I am developping a desktop application in C#, and have separated different layers in an MVC-ish architecture.

As I have switched from GTK# to XWT, only views had to be adjusted, so the seperation of layers was done quite OK.

As XWT does not have a layout designer, everything has to be set up in code, which in turn led to an architectural problem:

I have one controller for displaying outlets, inlets and connections.

This controller sends data to one view (outlined in red). This view in turn has subviews (green and blue), that only communicate with the view in red.

Layout of view

On scrolling / collapsing / expanding the treeviews, the green view send events, which are received by the red view, which in turn trigger redrawing in the blue view.

Controller does not see the green or blue views, every change in connections / outlets / inlets are only sent to the red view.

My problem: As I understand MVC, views should not have much logic. But the green views is a class of 300 lines, the red view's class has 200 lines, which is too many.

What architectural problem can arise from this? Am I overlooking a fault in my MVC logic?

2 Answers 2


The MVC design pattern was originally formulated in the old days when MS-DOS was still a dominant OS. In those days there was very little support from the OS for graphical user interfaces, so you had to do most of it yourself. In the original MVC, the job of the Controller was to figure out which text-entry field was active and what it meant if the user presses a key.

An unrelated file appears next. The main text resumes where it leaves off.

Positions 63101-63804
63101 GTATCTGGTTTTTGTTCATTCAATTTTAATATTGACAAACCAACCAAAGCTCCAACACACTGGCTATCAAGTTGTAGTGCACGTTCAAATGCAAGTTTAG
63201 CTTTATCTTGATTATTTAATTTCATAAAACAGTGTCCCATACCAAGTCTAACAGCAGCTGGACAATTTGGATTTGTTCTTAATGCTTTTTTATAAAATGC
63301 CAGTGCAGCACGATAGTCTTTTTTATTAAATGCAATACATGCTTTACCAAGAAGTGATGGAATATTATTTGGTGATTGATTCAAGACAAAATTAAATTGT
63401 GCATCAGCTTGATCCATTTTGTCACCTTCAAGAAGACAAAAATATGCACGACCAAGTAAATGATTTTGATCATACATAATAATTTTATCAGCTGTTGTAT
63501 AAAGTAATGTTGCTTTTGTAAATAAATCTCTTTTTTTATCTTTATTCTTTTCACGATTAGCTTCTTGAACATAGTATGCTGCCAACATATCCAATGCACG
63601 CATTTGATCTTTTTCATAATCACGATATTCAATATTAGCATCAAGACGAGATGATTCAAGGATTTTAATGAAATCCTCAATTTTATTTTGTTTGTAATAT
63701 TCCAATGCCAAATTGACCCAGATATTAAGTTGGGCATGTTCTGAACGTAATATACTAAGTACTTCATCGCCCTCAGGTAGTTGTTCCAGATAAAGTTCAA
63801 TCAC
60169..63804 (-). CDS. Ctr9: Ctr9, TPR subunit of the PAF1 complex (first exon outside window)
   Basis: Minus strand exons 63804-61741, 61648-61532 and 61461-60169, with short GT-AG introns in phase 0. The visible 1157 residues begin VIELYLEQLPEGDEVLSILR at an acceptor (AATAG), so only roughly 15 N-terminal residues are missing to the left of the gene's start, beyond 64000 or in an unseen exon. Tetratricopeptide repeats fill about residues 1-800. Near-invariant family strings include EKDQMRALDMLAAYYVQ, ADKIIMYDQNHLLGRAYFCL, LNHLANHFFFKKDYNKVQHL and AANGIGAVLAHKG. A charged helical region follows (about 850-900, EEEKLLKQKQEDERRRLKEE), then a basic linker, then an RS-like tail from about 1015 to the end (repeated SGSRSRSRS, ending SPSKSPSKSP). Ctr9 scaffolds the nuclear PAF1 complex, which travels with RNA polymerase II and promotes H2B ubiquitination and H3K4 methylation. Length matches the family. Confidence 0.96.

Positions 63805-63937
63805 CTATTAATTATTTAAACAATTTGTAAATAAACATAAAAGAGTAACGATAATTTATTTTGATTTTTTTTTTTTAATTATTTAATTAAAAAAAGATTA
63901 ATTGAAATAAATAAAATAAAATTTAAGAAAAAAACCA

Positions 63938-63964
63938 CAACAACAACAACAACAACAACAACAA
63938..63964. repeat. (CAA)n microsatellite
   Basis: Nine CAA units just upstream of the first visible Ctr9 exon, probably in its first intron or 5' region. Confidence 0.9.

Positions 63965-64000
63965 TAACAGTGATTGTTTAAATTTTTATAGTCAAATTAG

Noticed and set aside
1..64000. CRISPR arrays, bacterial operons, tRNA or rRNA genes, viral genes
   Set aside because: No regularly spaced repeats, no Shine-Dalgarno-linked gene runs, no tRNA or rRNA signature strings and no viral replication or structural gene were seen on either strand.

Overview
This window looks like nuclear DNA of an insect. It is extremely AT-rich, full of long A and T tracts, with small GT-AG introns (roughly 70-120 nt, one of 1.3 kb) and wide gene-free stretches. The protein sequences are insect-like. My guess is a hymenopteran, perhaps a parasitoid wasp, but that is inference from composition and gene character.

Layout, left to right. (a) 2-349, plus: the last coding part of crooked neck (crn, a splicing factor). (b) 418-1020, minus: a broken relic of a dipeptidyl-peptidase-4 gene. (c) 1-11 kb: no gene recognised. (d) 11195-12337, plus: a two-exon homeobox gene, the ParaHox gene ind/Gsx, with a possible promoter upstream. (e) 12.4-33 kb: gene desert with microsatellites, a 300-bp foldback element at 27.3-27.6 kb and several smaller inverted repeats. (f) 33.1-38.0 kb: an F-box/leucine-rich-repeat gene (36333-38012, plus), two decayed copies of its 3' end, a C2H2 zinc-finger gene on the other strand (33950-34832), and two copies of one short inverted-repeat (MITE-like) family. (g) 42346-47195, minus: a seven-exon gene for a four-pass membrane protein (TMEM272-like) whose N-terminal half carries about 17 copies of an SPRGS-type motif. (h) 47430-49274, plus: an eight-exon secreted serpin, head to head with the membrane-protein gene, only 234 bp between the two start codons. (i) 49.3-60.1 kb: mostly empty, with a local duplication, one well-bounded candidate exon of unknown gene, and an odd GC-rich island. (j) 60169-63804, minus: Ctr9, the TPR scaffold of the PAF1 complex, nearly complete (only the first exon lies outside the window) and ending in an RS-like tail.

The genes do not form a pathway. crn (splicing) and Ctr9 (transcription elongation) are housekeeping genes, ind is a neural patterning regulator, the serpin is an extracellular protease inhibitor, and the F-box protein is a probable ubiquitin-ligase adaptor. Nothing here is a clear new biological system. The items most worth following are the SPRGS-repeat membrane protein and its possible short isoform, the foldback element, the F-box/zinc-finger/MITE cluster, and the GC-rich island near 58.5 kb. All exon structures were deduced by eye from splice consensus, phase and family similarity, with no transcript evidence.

In the modern desktop OSes with display managers and feature-full widgets, that Controller role has effectively been merged into the View components and the MVC Controller has been given a more high-level coordinating role.

The logic in the Views should indeed be limited, but it should be limited to UI-related logic. For a View as complex as yours, even the UI-related logic can be quite significant, so I don't see any problems with your architecture.


Straight forward, I think MVC is not a very good way to design a desktop application in C#. (given C# AND desktop application implying that dot net framework including wpf is allowed).

The most valued and best way to design a desktop UI in C# is the MVVM pattern.

MVVM, meaning Model-View-ViewModel has the most direct support from C# UI features and everything seems to just be made for MVVM.

The structure is just little different from MVC. There is no controller part. (Controller in the sense of MVC formerly was only a way of handling e.g. user input events)

In MVVM you get a three-layered architecture

You have a Model (domain objects, database access, repository pattern, ...)

ViewModel (some kind of mediator between view and model, handling selected item, translating text, ...)

View (this is just what the user sees and nothing more, no logic here except simple conversion to the user desired format of strings etc)

Please investigate on MVVM. There is a fantastic video showing the core techniques by Jason Dollinger on lab49, which can be found here. It is always worth investing that one hour.

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